Bar Code Hotel

Perry Hoberman

Bar Code Hotel , ongoing
Co-workers & Funding
The Electronic Visualization Laboratory (EVL)
  • Bar Code Hotel, 1994
    640 × 420
  • Bar Code Hotel, 1994
    640 × 420
  • Bar Code Hotel, 1994
    640 × 420
  • Bar Code Hotel, 1994
    640 × 420
Bar Code Hotel recycles the ubiquitous symbols found on every consumer product to create an multi-user interface to an unruly virtual environment. The installation makes use of a number of strategies to create a casual, social, multi-person interface. The public simultaneously influences and interacts with computer-generated objects in an oversized three-dimensional projection, scanning and transmitting printed bar code information instantaneously into the computer system. The objects, each corresponding to a different user, exist as semi-autonomous agents that are only partially under the control of their human collaborators.

Each guest who checks into the Bar Code Hotel dons a pair of 3D glasses and picks up a bar code wand, a lightweight pen with the ability to scan and transmit printed bar code information instantaneously into the computer system. Because each wand can be distinguished by the system as a separate input device, each guest can have their own consistent identity and personality in the computer-generated world. And since the interface is the room itself, guests can interact not only with the computer-generated world, but with each other as well. Bar code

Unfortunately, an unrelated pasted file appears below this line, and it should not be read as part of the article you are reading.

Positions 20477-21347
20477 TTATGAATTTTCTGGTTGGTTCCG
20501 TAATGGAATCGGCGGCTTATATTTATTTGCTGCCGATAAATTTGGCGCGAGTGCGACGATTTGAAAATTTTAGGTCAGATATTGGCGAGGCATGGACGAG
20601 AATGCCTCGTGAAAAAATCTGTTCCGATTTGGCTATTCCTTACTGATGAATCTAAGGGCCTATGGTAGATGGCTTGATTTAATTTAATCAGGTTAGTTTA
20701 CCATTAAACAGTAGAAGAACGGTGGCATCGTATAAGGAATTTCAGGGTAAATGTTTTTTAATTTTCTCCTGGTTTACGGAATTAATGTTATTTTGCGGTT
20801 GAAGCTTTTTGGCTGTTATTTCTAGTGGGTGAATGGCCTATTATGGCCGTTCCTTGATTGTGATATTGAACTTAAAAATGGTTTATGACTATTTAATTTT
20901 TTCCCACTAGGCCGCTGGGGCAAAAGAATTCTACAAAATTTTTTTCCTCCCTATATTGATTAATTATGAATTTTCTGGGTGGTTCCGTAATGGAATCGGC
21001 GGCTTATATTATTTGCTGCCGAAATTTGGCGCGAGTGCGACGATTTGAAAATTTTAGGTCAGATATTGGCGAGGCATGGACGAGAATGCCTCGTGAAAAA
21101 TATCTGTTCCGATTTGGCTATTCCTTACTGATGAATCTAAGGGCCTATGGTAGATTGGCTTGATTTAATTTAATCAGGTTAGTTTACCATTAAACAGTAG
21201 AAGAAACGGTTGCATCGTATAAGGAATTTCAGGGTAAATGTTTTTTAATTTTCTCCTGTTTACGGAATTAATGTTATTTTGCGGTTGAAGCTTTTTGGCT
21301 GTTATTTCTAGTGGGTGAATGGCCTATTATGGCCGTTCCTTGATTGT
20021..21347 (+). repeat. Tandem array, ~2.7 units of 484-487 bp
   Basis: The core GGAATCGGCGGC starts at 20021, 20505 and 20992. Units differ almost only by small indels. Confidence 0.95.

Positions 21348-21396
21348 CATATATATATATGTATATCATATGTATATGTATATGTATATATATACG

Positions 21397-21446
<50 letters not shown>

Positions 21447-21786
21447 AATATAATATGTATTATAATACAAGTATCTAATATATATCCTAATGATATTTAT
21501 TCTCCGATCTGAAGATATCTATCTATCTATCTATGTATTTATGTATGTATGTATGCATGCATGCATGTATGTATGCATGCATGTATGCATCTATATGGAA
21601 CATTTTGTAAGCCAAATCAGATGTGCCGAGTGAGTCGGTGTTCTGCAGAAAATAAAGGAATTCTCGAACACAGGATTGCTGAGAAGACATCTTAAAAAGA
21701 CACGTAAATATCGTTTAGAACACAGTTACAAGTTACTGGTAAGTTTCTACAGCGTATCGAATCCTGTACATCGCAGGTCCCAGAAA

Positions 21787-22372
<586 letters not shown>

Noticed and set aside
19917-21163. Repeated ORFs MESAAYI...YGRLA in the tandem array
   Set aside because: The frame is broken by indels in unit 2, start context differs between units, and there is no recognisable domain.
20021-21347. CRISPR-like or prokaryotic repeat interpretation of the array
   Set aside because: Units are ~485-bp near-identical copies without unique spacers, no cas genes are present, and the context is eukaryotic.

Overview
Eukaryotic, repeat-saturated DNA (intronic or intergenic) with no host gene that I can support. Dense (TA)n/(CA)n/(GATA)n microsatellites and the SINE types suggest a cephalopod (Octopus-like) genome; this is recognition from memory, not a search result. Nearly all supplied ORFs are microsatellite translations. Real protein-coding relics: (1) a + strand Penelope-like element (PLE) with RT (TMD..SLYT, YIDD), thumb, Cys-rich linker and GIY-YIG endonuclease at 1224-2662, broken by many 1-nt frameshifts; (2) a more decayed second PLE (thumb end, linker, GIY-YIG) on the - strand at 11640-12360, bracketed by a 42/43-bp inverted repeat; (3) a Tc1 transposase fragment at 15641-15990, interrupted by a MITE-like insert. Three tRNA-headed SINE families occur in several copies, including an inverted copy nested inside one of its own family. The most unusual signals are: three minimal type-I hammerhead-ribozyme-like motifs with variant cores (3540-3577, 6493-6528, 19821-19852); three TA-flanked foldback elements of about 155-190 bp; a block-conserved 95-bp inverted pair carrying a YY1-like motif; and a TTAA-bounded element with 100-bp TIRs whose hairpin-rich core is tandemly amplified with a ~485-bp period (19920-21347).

technology provides a virtually unlimited series of low-maintenance sensing devices (constrained only by available physical space), mapping every square inch of the room's surface into the virtual realm of the computer.

The projected environment consists of a number of computer-generated objects, each one corresponding to a different guest. These objects are brought into being by scanning unique bar codes that are printed on white cubes that are dispersed throughout the room. Once brought into existence, objects exist as semi-autonomous agents that are only partially under the control of their human collaborators. They also respond to other objects, and to their environment. They emit a variety of sounds in the course of their actions and interactions. They have their own behaviors and personalities; they have their own life spans